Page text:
The interesting thing about this group of people is that they are primarily poets and playwrights. Davis, Bostock and Gilbert are both, while Walker (Noonuccal) and Fogarty are best known as poets. The exception is Monica Clare. She was primarily an activist, but wrote an autobiographical novel that was published posthumously in 1978, Karobran: The story of an Aboriginal girl. Why were poetry and drama so dominant at that time? Is it because they were easier to publish (or get published) – or perform? Is it because these forms lend themselves more to the activism all these writers were engaged in? A poem, after all, is a powerful tool that can be performed, learnt and quoted again and again – as Noonuccal’s were, I know.

Now, what did the newspapers at the time have to say about Indigenous writing? First, there were several references to the paucity of Indigenous writing and Indigenous characters in contemporary literature, including in children’s literature. Presumably this awareness marked the beginning of the slow change that led us to the last decade or so in which we’ve seen significantly more Indigenous writing being published across all forms and genres.

There was, though, less awareness of the importance of Indigenous people telling their own stories. The sense I get is that it was perfectly alright for non-Indigenous people to tell Indigenous stories. Reviewer Lyndal Hadow, writing in the Tribune about a book of short stories by someone called D Stuart, praises:

his wide and deep knowledge and appreciation of the Aborigine. I believe there is no one who has written with such understanding in all the literature of the subject. His ear and his pen for the subtleties of altered English as used by his Aboriginal friends are not matched by any one I have read, and I have read them all. Again Stuart shows that those of whom he writes are known to him, not as subjects to be studied, but as old friends whose lifestyle he understands, and whose strengths he respects.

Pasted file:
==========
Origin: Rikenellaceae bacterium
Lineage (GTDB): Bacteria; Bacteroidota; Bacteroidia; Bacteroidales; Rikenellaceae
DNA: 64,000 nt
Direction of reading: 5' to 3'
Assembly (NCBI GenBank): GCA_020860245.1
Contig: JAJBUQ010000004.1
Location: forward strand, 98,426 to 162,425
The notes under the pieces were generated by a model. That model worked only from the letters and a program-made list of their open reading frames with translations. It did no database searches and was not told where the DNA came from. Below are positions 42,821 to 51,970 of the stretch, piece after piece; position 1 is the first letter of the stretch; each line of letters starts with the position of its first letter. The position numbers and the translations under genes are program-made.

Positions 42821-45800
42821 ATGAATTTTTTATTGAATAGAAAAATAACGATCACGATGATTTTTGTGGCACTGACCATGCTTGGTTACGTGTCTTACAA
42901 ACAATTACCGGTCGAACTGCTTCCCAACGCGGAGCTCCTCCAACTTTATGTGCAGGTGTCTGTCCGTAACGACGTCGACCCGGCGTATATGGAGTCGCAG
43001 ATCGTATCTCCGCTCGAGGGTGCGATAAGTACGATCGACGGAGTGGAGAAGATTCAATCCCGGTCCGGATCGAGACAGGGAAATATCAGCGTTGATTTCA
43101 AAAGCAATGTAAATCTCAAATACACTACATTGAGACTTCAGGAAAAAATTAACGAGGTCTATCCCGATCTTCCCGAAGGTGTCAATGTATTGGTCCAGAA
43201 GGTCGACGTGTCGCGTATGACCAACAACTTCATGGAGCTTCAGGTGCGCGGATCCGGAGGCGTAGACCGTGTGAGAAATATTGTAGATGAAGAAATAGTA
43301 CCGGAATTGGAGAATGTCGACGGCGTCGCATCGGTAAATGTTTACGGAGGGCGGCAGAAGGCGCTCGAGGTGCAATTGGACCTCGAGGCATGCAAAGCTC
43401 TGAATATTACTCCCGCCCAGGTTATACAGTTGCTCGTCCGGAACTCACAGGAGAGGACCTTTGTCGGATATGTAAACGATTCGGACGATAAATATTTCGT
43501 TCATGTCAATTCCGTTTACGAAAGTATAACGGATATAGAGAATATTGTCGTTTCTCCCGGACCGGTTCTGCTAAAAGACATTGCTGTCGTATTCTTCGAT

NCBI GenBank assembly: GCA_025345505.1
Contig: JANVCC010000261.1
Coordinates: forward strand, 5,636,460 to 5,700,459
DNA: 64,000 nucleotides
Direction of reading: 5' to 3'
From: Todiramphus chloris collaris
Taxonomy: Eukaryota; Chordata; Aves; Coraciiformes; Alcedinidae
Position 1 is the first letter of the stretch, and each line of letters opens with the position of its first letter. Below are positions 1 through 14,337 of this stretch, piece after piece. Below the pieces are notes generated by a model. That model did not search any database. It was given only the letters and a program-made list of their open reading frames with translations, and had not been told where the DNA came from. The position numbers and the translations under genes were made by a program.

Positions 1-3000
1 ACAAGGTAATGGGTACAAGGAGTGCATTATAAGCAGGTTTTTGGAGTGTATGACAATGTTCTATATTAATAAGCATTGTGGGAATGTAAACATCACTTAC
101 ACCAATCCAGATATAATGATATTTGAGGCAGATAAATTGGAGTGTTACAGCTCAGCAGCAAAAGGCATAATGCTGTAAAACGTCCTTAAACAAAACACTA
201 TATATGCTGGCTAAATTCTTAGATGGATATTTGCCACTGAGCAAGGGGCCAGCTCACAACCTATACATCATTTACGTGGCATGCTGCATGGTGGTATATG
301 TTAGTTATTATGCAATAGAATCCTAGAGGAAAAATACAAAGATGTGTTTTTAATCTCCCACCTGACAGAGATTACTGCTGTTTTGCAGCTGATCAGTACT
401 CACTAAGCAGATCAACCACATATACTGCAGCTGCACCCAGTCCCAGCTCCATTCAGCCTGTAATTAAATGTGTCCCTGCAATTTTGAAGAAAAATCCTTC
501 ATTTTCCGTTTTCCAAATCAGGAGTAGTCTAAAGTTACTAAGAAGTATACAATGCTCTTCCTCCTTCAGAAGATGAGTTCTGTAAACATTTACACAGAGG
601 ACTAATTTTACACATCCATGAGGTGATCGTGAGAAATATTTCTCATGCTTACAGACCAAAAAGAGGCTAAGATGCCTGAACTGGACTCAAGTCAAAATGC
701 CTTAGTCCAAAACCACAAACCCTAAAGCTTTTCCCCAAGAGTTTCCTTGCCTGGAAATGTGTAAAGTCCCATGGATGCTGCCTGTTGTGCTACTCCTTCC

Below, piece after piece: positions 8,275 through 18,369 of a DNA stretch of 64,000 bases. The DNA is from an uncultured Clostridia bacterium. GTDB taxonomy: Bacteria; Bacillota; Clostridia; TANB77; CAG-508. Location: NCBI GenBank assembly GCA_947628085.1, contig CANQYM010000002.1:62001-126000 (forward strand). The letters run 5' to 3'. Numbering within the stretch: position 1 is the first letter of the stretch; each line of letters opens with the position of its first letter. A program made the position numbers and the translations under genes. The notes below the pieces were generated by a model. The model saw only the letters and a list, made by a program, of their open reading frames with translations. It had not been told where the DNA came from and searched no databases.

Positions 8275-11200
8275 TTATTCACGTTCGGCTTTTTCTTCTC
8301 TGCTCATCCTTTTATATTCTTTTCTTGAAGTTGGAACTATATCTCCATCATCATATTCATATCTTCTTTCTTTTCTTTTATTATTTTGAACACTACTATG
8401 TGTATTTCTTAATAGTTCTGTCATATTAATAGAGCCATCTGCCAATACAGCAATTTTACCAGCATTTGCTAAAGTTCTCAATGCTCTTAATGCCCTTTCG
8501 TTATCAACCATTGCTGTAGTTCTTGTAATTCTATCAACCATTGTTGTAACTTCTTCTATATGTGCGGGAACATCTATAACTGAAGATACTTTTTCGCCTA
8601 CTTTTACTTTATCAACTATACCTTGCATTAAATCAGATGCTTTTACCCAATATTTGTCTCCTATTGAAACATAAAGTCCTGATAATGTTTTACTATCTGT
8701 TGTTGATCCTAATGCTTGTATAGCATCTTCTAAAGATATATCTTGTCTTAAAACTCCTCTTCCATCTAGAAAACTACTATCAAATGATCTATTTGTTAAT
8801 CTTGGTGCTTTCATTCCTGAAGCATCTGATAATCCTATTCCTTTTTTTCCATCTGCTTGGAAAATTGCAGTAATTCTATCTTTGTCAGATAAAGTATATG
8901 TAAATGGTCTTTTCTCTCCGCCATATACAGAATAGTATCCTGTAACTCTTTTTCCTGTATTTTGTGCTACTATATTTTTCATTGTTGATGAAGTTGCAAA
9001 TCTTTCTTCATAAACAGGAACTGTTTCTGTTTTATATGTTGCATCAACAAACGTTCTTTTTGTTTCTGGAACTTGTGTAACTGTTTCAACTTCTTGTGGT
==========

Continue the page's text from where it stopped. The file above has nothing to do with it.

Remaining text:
I love her confidence in her assessment because she has “read them all”!

The most comprehensive article I found about Indigenous writing in Australia came from the University of New South Wales’ student magazine Tharunka in 1976. The article, written by John Beston, commences:

Who are the Aboriginal writers? The first person to supply an answer to that question was Kath Walker, herself the best known of Aboriginal writers. In an article entitled “Aboriginal Literature,” in the January 1975 issue of Identity, Kath Walker mentions five writers other than herself — Jack Davis, Kevin Gilbert, Colin Johnson, Wilf Reeves and Dick Roughsey — and concludes that there is an exciting time ahead. I agree with her.

Beston comments on the three main poets of the time, Walker, Davis and Gilbert, and shares this:

Kath Walker has graciously acknowledged Jack Davis to be the better poet, but there is no clear superiority of one poet to the other: Davis is the more skilled craftsman, but Walker sometimes has greater emotional force.

This article is worth reading, because it surveys the gamut of Indigenous Australian writing at the time, across all forms and genres. He concludes, though, by returning to Walker and her significant role, saying (in the tone of his times):

The quality of her work and the success she met with — We Are Going went into seven editions — gave other Aboriginals a needed boost and encouraged them to express the creativity that they have always had. So Aboriginal literature is less than twelve years old. The young tree is certainly flourishing.

Another article I found noted Kevin Gilbert’s being awarded a literature grant to write a book. And, there was a 1979 review of the book Literature and the Aborigine in Australia by a non-Indigenous writer, which seemed to be more about “the history of the efforts of Australian writers to come to terms” with Indigenous culture than about Indigenous literary culture itself, though the review does say:

‘There is also, completing the record, the very new group of writers, Aboriginal or part-Aboriginal themselves, who are producing their own literature.’

In the 1970s, then, there wasn’t a lot of coverage of Indigenous Australian writing, but there was the beginning of an awareness that Indigenous Australians were writing – and that Indigenous Australians and their culture should no longer be overlooked. We have a long way to go yet in terms of all Australians reading and appreciating Indigenous Australian writing and culture, but it is useful to see where we’ve come from, don’t you think?

Past ILW/NAIDOC Week-related Monday Musings